NADAYANA is a Romanian artist and pantam (handpan) performer who started his journey with handspans in 2010. Since 2016 he has been one of the leading acts in handpan culture, with a robust online presence and memorable live performances. Soon after the release of the first official video, while on tour for the “Nine” album, the second video ‘With You’, was launched, gaining popularity across the globe with over 2 million views on YouTube.
Hello! Growing up, was music always a big part of your life? Can you recall your first ever musical experience?
Heya! My father was a DJ at the local disco. I would play some cassettes over and over again. However, since I grew up in a small touristic city with limited possibilities, I had to study music on my own later on. I would always have some kind of tune in my mind no matter what I was doing.
What were the main creative challenges you had to face? How have they changed over time?
When I got my first handpan everyone around me was skeptical about a music career due to its limitations. With handpans you always feel like you have too few notes. I only had left to explore layering, dynamics, and “texture”. I had to approach everything like an orchestra. But with time, I learned to “dance” with it. Sometimes they say that “less is more”.
I love exploring sound and the God-given spirit with fellow human beings. It’s just something beyond words.
What would you say about your music to someone who has never heard it?
It’s kind of like water. You can’t really frame it, but you can feel it!
When listeners make their way through your music and hear all the songs, what do you want them to feel?
As for me, music it’s an ongoing spiritual quest, maybe a bit of freedom, maybe a bit of themselves.
What kind of situation do you see your music accompanying?
Those moments when you feel the inner call to go with the flow.
More than anything else, music is a feeling that connects you with nature and places you in the Universe. However, do you consider that the artist thinks about this perspective in their time of creation?
It depends; it’s a very subjective matter. For example, in my time of creation, I don’t think about physical places. But nature definitely can help to get in tune.
If the human mind is related to an energy of the Universe, do you think music is what makes the connections? Discuss that.
When something like music moves us deeply, that is because we feel it in our hearts. It’s like a part of our being that came back after a long prodigal journey. The music is the story of unification. That is why we like to experience it together.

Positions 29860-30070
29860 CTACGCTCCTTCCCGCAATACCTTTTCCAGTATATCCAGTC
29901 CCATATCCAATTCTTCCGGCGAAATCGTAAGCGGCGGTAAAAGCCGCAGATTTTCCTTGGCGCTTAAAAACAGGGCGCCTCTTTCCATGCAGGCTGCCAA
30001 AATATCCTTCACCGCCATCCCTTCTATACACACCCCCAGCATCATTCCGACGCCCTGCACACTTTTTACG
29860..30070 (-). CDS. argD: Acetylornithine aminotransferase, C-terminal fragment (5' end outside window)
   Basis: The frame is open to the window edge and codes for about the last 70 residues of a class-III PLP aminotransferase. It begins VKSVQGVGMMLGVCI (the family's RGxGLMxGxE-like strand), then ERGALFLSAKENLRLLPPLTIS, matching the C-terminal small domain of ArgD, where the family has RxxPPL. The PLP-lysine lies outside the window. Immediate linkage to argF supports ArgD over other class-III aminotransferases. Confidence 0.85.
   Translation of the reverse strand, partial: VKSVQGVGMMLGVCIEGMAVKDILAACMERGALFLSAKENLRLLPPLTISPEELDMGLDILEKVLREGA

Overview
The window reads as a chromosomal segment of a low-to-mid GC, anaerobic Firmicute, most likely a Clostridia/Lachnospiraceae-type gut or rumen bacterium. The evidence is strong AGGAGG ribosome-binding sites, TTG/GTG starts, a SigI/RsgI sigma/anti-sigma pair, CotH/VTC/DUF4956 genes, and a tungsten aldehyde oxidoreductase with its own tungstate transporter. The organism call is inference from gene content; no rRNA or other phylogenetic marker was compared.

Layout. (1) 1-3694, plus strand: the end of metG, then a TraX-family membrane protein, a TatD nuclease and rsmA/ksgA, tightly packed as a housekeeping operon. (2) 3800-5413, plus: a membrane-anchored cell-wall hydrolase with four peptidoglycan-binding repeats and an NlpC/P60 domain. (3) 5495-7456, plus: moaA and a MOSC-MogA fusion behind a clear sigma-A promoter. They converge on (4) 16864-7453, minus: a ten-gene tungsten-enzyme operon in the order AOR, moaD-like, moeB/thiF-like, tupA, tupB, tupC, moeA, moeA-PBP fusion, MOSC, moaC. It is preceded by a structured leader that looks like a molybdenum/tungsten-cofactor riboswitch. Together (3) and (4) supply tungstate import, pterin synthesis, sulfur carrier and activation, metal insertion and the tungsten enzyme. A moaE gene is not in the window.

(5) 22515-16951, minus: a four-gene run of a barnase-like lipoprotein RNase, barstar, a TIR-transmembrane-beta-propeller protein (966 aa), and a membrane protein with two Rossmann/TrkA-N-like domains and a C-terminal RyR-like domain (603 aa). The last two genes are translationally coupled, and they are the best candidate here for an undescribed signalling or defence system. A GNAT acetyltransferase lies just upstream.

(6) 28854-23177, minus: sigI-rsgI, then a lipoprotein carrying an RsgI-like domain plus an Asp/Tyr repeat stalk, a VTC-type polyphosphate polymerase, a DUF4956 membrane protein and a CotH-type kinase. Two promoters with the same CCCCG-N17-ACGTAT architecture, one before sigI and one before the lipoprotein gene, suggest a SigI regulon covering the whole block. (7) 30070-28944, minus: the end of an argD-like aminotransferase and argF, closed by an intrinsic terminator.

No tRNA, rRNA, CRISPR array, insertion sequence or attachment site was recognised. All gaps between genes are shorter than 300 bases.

Where do you think your music will find its fulfillment and inner peace if it travels the world?
In people’s hearts. If it inspires a bit of healing, then my job is done.
Do you have any habits when writing a song?
One of the best ones for me is to unlearn to write a song.
What supports this ideal state of mind, and what are distractions?
This “ideal” state of mind can take many forms. Trying to find something else that what you are given to experience can be a distraction.
Are there strategies to enter into this state more easily? More precisely, how do things work in this sense related to your latest release, “Dissolve”?
The more one thinks the less one feels so… as I said, we should stop trying too hard. Sometimes is not easy. (laugh)
How did you meet Petre Ionutescu, and how did this collaboration come about?
He just appeared in my studio somehow, I don’t know how he materialized himself there, but he is such a source of inspiration! I love it!
In the past, you made a series of exciting collaborations. Well, with which artists would you like to work and why?
I love exploring sound and the God-given spirit with fellow human beings. It’s just something beyond words. I’m open to seeing what Life will bring.
Does literature or any other art passionate to you at all?
Mostly taking inspiration from scriptures of any kind, any religion.
Despite the events throughout history, humanity hasn’t learned much about behaving for its good. To what extent can art improve the world as long as it seems it’s losing its authenticity?
Well, perhaps first of all, we need to understand what it means authentical. It’s an ongoing quest to find the truth. Of course, the quest is always inwards.
How much, do you feel, are creative decisions shaped by cultural differences – and how much, and vice versa, is the perception of sound influenced by cultural differences?
We cannot deny our backgrounds or culture, and we shouldn’t either. But in a big puzzle, there are no better or worse pieces. We just have to find our place in the Cosmic Symphony.
Do you ever consciously think about the art you leave behind after you have died?
I always think about the message and its utility. If there is no message and no utility for a “Greater Good,” then I’m already dead.
Thanks for the questions; really insightful!
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